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The dream of the Nordiques comeback in Québec City looks more and more just like that: a dream. And a very expensive one.

A few weeks before the opening celebrations of the Centre Vidéotron, last year, Mayor Régis Labeaume was proud to announce the city had saved $30-million on construction costs, thanks to a tight management. The city will receive $3.9-million from the first year of operation of the building.

If you add the $33-million for the naming rights (double if an NHL team finally comes), this looks like a fine business deal for Québec City.

That is, if you discount the $200-million put in the project by the provincial government, plus the $170-million financed by the City itself.

Sure, the 67-year-old Colisée had to be replaced. Although they call it multipurpose, the real purpose behind building a 18,259-seat arena was not to welcome a junior hockey team and Rihanna or Def Leppard shows.

Quebecor, which owns Videotron, has already submitted a bid for the expansion process, which is set to conclude on June 22. From the start, the state-of-the-art amphitheatre was meant to send a strong message to NHL commissioner Gary Bettman: Québec City is ready for a comeback in the NHL. And a serious owner has a plan.

The Nordiques departed in 1995 and the wound never healed. Adding to the humiliation of losing the franchise, the fans saw their team winning the Stanley Cup the following year – wearing Colorado Avalanche jerseys.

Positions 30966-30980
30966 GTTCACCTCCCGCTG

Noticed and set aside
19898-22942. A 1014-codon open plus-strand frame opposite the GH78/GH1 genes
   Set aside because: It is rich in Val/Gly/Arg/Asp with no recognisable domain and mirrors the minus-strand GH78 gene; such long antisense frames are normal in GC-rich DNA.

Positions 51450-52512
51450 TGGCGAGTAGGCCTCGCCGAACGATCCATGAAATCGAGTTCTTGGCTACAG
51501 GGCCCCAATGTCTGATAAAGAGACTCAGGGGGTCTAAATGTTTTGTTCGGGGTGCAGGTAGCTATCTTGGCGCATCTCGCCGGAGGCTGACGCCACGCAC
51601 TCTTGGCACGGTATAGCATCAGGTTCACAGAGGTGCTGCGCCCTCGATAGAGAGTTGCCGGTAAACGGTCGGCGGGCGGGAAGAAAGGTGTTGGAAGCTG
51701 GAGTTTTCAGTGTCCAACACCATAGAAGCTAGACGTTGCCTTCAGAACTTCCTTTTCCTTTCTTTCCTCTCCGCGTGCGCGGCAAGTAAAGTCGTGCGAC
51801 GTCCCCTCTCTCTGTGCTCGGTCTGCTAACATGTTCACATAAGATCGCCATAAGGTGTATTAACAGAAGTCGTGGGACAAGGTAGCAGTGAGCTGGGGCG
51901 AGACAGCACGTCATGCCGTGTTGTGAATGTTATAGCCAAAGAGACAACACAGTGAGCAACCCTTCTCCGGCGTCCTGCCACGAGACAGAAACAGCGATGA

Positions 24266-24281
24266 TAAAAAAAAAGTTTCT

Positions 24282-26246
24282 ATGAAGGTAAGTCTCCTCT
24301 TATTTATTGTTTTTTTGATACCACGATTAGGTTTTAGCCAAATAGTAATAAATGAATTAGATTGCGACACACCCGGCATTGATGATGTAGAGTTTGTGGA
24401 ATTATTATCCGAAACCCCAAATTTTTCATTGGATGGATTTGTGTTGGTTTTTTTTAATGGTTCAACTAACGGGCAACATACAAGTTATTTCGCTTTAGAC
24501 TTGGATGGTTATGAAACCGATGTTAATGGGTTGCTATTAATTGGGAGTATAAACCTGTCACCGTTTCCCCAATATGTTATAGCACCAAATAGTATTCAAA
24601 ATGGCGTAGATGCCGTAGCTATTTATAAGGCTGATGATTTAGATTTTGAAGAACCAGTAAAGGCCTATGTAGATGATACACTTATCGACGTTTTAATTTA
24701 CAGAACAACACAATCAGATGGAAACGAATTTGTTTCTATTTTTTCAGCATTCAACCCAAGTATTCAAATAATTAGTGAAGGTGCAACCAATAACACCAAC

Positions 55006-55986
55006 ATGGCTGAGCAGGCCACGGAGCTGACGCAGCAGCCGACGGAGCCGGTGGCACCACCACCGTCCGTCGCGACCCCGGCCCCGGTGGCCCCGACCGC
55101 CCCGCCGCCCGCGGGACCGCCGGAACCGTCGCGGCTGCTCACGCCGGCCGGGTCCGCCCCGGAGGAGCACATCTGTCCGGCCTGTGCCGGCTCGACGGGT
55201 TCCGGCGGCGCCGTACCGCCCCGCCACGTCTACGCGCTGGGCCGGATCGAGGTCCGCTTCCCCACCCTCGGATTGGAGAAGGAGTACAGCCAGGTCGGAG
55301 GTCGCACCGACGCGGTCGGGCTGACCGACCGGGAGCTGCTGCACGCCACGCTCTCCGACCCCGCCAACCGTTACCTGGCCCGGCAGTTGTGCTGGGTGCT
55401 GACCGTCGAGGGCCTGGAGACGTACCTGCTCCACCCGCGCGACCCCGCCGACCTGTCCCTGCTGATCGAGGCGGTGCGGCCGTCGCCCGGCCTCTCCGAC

The economics of hockey changed since the Nordiques left. There is some revenue sharing in the NHL. The greater Québec City area is in a much better situation. With an unemployment rate of 4.2 per cent, Mayor Labeaume said this week he plans to import jobless people.

Still, Québec is a small market with few large corporations. More importantly, the exchange-rate variations make a Québecor bid quite risky. At $500-million U.S. for a new franchise, you might pay as much as $700-million Canadian on a given day. Almost all your expenses are in U.S. dollars. And you have to compete in a market where the Montreal Canadiens are stronger then ever.

Former prime minister Brian Mulroney, who has been dealing with the NHL on behalf of Québecor, said recently that the comeback was not for tomorrow. Many were quick to denounce the supposed anti-Canadian bias of Mr. Bettman.

Frustration is running high and Mr. Bettman makes for an excellent scapegoat. The common hatred towards him will one day be recognized as a major contribution to Canadian unity.

The truth is Québecor has good reasons to get the cold feet. The only sensible way to make some money with the new Nordiques is to generate enough profits with Québecor-owned media to compensate the losses of the hockey operations. With a payroll around $70-million (U.S.), it's quite a gamble. Mr. Mulroney and other company officials seem less willing to roll the dice.

With such a beautiful arena, it seemed a done deal last year. It makes it only more cruel for the fan. Maybe later? Maybe a U.S. team could move north for less?

The dream never dies, but it's pretty much broken and it comes with a bill.